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Bogus contact tracing apps are stealing data: Researchers

This article is more than 12 months old

WASHINGTON : At least a dozen bogus "contact tracing" apps designed to look like official software to track coronavirus infections have been deployed globally to spread malware and steal user data, security researchers said on Wednesday.

The researchers from California-based company Anomali said the apps, once installed, "are designed to download and install malware" on devices and "steal banking credentials and personal data".

Anomali said the apps do not appear to be distributed through official channels like the Google Play Store but rather are being spread through other apps, third-party stores and websites that encourage downloads.

"Threat actors continue to imitate official apps to take advantage of the brand recognition and perceived trust of those released by government agencies," the company said in a blog post. "The global impact of the Covid-19 pandemic makes the virus a recognisable and potentially fear-inducing name, of which actors will continue to abuse."

The revelation is the latest warning about hackers using the pandemic to take advantage of public fear to trick users.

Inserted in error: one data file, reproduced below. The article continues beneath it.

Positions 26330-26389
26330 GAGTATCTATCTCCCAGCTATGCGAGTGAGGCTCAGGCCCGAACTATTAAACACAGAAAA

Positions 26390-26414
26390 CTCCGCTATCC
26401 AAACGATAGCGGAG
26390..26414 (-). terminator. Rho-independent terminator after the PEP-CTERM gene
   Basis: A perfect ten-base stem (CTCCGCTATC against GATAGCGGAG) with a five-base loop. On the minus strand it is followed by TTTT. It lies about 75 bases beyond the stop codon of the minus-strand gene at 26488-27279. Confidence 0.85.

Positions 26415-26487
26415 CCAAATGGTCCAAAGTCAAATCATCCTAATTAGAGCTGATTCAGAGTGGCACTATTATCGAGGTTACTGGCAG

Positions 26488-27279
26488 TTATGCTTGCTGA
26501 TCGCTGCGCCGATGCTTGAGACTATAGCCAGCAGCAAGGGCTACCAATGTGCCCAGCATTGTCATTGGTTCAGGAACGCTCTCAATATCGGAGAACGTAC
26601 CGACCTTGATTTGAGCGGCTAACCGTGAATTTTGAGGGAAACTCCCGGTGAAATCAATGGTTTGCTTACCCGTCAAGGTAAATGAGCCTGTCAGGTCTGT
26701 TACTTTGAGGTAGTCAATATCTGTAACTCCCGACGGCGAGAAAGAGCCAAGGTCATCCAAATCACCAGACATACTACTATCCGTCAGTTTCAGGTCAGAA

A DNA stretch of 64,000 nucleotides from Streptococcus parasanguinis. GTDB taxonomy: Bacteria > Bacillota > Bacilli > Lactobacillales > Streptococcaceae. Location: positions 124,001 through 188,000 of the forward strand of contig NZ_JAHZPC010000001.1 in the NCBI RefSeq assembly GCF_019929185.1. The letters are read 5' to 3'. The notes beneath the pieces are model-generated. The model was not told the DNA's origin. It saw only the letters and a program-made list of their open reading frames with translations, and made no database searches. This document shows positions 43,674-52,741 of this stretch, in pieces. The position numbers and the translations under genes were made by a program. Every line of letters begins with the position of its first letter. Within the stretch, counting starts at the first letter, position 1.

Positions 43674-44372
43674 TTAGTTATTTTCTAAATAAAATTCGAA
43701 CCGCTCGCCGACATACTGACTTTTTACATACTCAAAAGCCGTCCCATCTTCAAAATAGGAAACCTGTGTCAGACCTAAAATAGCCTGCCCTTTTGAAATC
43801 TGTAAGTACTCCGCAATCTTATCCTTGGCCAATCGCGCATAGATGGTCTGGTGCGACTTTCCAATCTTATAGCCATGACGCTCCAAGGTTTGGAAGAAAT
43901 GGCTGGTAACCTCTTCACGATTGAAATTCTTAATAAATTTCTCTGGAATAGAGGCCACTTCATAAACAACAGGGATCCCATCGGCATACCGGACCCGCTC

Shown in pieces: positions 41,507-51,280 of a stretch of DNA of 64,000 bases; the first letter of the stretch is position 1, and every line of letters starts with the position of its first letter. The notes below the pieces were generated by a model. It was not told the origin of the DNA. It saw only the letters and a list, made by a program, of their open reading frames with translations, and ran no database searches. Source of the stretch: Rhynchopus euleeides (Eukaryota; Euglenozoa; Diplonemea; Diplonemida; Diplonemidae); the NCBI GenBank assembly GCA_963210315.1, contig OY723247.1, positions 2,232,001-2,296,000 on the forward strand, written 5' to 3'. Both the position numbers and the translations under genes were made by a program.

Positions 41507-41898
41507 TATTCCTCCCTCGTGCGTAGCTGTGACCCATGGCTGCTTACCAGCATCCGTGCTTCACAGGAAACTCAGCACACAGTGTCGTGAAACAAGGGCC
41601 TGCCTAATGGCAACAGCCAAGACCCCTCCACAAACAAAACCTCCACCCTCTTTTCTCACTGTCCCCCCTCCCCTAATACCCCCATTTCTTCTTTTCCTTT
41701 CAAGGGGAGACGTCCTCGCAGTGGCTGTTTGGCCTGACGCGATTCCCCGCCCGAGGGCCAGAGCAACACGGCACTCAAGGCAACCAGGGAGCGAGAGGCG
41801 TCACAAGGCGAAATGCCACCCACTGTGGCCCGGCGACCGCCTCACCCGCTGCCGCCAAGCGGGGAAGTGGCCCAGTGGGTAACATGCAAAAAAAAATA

BEING DEVELOPED

Contact tracing apps are being developed in many countries, using smartphone technology to determine when users have come into contact with an infected individual.

A variety of technologies are being used for the apps, including some systems that have been criticised by privacy activists for collecting data which may be abused by governments.

Some surveys suggest the public is sceptical about using the apps.

Anomali found bogus apps deployed in Armenia, Brazil, India, Colombia, Indonesia, Iran, Italy, Kyrgyzstan, Russia and Singapore, in some cases impersonating official government tracing applications.

A similar warning last month from a British-based association said fraudsters had tried to get users to download a bogus British contact tracing app. - AFP

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